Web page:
Deflecting blame for the city’s money woes on “forces and factors outside” his control, Mayor Antonio Villaraigosa ordered a series of “belt-tightening measures” Tuesday to try to reduce a looming $110 million budget deficit this year and a $400 shortfall next year.
The mayor’s memorandum to department heads, the City Council and other top officials praises cost-cutting efforts undertaken already and tosses around phrases like “prudent, focused and multi-faceted,” “hard work and sacrifice,” and “conservative revenue forecasting and expenditure discipline.”
But those efforts are not enough, he said, because the city “has had to endure enormous financial challenges” caused by the national housing and credit crunch, failure of financial institutions and the stock market declines.
In addition, his budget underestimated the cost of gas prices and lawsuits by $55 million and overestimated revenue by the same amount.
The six-page memo called “FY 2008-2009 Belt Tightening Measures” AVBudget.pdf contains seven directives to department heads but it contains no drastic steps such as layoffs or cuts in public services.
Instead, he urges them to limit hiring and overtime to essential needs; suspending general fund purchases for furniture, equipment and computers; raiding infrastructure investment funds as has been done often in the past; cutting back on mailings; speeding up grant and bond funds recovery and seeking $2 million from signage on the Convention Center and $38 million from selling the Mangrove site.
He called these steps “but a part of the extraordinary measures we must take to address our projected year-end deficit.”
But taken as a whole his actions seem like window-dressing for a mayor seeking re-election right at the time next year’s budget must be put together rather than a tough CEO prepared to brave criticism for imposing austerity measures that would get ahead of problems of declining revenue and rising costs.
The giveaway is his plan to go ahead with a 3.9 percent cut in business taxes on Jan. 1. He called it a “stimulus” even as he is seeking tax hikes on the general public on the Nov. 4 ballot and his administration plans on imposing a 13 percent water rate hike on Jan. 1. Clearly, one of his goals is to keep the business community on his side — something that could be vital to his re-election if developer Rick Caruso who runs a multi-billion-dollar corporation jumps into the race.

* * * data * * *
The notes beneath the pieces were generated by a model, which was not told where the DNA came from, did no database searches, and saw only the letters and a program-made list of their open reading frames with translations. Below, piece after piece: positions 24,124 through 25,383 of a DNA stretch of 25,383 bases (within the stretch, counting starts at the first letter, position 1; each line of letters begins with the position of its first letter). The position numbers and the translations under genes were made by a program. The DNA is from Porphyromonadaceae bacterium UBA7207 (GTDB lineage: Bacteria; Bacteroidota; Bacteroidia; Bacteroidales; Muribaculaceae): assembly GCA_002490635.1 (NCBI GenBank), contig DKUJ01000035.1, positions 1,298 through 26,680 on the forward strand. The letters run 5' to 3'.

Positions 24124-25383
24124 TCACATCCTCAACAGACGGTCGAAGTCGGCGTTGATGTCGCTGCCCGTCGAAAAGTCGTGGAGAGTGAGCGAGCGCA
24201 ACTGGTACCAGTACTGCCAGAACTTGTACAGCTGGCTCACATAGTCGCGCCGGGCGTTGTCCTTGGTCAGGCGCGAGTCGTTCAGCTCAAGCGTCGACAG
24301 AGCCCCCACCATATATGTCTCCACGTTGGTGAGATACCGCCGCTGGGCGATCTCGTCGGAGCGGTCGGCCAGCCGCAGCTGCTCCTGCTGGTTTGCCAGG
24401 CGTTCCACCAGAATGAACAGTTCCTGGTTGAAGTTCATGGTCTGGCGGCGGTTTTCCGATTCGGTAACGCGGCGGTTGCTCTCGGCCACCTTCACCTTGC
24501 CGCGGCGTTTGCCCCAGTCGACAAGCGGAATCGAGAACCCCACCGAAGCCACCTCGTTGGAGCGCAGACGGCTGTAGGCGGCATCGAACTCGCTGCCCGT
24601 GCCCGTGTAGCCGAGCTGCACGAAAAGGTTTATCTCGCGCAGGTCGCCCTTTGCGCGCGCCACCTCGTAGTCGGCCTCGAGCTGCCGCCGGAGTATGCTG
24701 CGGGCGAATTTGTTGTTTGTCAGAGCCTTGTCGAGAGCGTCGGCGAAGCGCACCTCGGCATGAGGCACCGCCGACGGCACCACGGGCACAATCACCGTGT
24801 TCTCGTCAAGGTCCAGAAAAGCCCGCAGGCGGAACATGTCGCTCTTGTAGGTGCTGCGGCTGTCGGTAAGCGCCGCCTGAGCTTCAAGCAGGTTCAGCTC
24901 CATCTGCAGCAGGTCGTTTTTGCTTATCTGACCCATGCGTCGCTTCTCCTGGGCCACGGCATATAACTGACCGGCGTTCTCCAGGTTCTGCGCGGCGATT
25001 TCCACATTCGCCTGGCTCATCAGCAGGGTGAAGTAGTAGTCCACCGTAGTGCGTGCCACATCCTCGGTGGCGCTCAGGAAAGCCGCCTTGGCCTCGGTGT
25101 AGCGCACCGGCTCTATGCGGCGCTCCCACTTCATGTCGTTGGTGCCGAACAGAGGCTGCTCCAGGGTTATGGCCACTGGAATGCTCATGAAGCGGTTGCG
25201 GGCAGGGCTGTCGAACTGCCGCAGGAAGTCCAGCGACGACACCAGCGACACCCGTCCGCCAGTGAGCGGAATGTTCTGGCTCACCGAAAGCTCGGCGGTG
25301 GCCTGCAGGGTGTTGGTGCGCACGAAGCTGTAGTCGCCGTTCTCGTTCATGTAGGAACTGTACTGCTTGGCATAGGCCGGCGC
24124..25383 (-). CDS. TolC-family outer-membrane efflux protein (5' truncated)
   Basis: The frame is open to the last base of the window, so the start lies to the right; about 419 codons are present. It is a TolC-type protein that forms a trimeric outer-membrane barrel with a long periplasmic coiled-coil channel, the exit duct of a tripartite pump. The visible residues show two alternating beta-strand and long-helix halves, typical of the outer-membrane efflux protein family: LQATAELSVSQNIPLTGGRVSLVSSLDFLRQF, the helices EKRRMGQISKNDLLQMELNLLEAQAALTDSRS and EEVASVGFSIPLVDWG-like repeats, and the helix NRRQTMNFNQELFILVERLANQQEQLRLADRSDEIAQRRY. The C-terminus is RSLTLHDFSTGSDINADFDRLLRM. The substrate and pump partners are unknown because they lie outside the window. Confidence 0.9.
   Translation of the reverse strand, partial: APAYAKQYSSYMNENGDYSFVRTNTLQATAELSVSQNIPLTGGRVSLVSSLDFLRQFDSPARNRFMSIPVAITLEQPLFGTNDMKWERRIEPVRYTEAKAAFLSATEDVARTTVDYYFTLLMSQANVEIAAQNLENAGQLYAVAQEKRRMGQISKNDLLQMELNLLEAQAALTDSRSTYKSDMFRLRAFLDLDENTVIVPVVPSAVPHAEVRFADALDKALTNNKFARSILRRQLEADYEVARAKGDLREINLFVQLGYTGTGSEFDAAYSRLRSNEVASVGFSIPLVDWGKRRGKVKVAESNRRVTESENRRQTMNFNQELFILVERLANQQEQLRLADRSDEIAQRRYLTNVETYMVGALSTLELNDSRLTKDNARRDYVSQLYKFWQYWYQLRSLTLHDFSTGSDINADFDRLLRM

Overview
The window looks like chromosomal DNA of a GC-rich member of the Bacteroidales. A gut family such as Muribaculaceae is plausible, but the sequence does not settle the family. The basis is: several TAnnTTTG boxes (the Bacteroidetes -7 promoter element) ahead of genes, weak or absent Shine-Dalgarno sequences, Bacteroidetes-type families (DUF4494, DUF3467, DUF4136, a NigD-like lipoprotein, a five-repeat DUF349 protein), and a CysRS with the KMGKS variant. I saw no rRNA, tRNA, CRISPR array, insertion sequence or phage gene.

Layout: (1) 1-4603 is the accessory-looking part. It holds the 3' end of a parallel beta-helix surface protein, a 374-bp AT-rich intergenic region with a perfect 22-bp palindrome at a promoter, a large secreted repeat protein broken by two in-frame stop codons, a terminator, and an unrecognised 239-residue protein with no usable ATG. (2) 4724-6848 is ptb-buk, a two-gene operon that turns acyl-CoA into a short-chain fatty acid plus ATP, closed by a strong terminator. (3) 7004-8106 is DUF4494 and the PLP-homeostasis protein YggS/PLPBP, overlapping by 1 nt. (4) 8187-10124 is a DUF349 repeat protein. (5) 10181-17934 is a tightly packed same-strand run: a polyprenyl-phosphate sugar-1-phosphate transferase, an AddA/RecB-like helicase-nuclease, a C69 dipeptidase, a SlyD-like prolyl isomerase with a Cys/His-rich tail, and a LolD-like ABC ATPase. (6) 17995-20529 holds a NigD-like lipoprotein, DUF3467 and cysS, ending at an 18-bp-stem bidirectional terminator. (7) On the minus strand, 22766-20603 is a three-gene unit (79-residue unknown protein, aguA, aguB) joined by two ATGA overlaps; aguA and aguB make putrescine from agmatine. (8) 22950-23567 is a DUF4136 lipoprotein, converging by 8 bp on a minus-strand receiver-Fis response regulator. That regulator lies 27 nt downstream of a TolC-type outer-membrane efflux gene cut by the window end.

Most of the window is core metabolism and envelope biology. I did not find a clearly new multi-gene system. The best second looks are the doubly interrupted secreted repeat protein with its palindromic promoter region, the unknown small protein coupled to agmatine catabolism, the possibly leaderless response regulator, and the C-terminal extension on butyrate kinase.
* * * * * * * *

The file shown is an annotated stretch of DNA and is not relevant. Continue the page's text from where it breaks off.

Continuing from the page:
The mayor’s strategy all along has been to raise so much money — now nearly $2.5 million — that he can scare off well-funded challengers and avoid a runoff election campaign in March and April when more severe actions likely will be needed.
Besides going forward with the business tax cut, Villaraigosa suggested a series of other actions that should be taken::
* Limiting fee waivers for special events
* A 10 percent reduction in water and power use in city buildings
* Voluntary furloughs by city employees
* Advertising revenue on the city’s public access computers and at its wi-fi locations
* Reviewing existing contracts for possible savings
* Reducing fuel consumption and replacing gas-guzzling vehicles with higherf-mileage ones.
“Working together, creatively and wisely as we have, I know that we can all meet the current fiscal challenges,” he concluded